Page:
This brought the chiding of a local columnist, who noted the policy was “bound to backfire.”
“Kaler, who said he was moved by the personal stories of, apparently, a feeling of stigmatization brought about by racial descriptions in crime reports, bought this ridiculous contention and acquiesced for the larger calling of making the university more welcoming to students of color,” Twin Cities columnist Joe Soucheray wrote. “OK. But it was bound to backfire, and it already has.”
“Does anybody really think that the woman who was attacked does not wish for the public to have an accurate description of who they are looking for? And in the horror of an attack, is a woman, or a man, supposed to pause and take note of distinguishing characteristics? … No, kids, and Kaler, your policy isn’t even well-intentioned. It’s been proven to be nonsense in test case No. 1, right out of the gate.”
The university continued to offer race in its subsequent alerts.
On Apr. 20, a student was groped while walking on campus. Again police reported the suspect was a “white male, approximately 20 to 30 years old, five feet ten inches tall with a medium build. The suspect was wearing a navy blue baseball cap, blue tee shirt, khaki shorts and dark flip flop sandals.”
On May 14, two students were robbed off campus. Campus police noted the suspect was “a black male with a dark complexion, 20 to 23 years old, five feet nine inches to six feet tall, with a medium build. The suspect had shoulder length hair in cornrows or dreadlocks, and was wearing dark jeans, a grey zip-up sweatshirt, and black gloves.”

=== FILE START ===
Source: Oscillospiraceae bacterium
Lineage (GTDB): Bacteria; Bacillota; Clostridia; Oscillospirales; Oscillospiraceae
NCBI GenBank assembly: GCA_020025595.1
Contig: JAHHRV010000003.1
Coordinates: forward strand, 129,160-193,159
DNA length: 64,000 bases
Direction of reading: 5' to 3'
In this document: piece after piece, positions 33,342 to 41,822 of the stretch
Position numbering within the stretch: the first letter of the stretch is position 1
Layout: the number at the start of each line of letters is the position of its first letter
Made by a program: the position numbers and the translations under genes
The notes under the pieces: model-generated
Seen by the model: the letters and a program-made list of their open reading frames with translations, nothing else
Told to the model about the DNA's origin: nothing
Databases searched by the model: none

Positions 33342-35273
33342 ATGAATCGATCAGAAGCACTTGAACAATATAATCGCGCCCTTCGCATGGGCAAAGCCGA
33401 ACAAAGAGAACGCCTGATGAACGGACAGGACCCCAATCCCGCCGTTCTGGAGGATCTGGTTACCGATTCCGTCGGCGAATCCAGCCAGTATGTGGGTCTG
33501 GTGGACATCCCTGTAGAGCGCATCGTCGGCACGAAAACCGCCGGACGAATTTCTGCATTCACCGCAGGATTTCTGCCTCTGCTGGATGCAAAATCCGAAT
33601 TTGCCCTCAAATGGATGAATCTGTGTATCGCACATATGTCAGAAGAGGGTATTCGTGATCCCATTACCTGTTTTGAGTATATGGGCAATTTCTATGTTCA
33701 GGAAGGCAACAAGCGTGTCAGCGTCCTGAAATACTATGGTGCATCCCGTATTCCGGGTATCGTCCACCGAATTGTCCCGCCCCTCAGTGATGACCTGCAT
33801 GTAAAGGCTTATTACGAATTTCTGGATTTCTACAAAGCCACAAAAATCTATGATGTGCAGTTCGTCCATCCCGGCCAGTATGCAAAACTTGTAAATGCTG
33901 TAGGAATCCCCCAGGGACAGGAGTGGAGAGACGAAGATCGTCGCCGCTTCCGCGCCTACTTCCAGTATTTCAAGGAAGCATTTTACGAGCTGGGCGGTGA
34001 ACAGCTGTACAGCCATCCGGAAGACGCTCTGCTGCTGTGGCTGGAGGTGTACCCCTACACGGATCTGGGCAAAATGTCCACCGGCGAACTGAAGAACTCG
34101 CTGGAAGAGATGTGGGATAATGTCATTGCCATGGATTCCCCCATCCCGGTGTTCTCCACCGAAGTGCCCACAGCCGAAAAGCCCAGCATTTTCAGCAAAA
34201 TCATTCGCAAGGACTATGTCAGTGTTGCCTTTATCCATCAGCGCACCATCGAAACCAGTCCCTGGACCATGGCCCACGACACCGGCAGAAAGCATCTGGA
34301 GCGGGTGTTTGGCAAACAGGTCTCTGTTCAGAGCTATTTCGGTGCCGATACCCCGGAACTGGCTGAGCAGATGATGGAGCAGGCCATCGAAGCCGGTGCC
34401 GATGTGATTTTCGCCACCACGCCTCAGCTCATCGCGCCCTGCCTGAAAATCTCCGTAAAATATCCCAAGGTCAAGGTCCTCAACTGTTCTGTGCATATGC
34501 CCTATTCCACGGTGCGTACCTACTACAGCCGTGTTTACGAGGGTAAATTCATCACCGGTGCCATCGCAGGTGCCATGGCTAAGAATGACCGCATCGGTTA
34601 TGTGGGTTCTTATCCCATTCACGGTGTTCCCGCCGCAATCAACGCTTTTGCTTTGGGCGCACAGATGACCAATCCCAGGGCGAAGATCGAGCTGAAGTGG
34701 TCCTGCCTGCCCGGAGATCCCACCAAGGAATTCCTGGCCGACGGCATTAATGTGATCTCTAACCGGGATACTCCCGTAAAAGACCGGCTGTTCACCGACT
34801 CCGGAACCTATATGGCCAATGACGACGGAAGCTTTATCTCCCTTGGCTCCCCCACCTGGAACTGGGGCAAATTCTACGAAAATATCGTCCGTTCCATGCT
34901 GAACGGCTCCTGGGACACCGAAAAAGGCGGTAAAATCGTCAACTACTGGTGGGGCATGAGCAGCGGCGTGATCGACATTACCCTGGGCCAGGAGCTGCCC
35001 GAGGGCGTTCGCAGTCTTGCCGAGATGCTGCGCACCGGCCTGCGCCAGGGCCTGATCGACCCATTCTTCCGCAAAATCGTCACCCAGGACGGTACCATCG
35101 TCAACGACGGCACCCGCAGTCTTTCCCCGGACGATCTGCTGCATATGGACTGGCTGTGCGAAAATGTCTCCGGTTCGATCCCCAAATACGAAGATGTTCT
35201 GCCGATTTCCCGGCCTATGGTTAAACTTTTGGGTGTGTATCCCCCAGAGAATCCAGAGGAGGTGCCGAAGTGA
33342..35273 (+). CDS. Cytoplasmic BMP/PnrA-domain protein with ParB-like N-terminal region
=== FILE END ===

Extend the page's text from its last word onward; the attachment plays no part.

On May 26, a female student was robbed on campus by knifepoint. Police reported the suspect was “a black male with a dark complexion, 20 to 25 years old, with brown hair and brown eyes. The suspect is six feet to six feet three inches tall with a thin build, and was wearing a dark green t-shirt and shorts.”
The only alert without a description was an April 15 one of an off-campus robbery that noted that “detailed suspect descriptions are not available at this time.” Another crime alert of an alleged rape in the dorms was rescinded after it was determined to be a hoax.
But the four descriptions given after the new policy mirrored ones given prior to its enactment in terms of suspect detail descriptions of both white and male suspects.
For example, a crime alert from April 28, 2014, noted the suspect was “a black male, approximately six feet, two inches tall with a muscular build. The suspect was wearing a dark hoodie that was pulled low over his face, and dark jeans.” Crime alerts prior to the new policy were similar – offering plenty of detailed suspect descriptions.
‘Whose Diversity?’ shows no signs of appeasement
The new “policy” came about after a Feb. 9 “Whose Diversity?” sit-in demonstration in Kaler’s office.
The group came with a list of demands, later published with responses from university administration. Some of the demands included: one gender-neutral bathroom in every building on campus, increased financial support for Latino students, the removal of criminal history from the admissions application, and the removal of racial descriptors from campus crime reports.
The protest prompted President Kaler’s “new policy.” It does not appear to have appeased protestors. The group shows no signs of slowing down, collaborating with Black Lives Matter, organizing a variety of protests in the Twin Cities metro area, including a shut down of the Mall of America and an attempted takeover of Interstate 94.
Leaders and student members of “Whose Diversity?” ignored requests for comment by The College Fix.
College Fix reporter Anthony Gockowski is a student at the University of St. Thomas.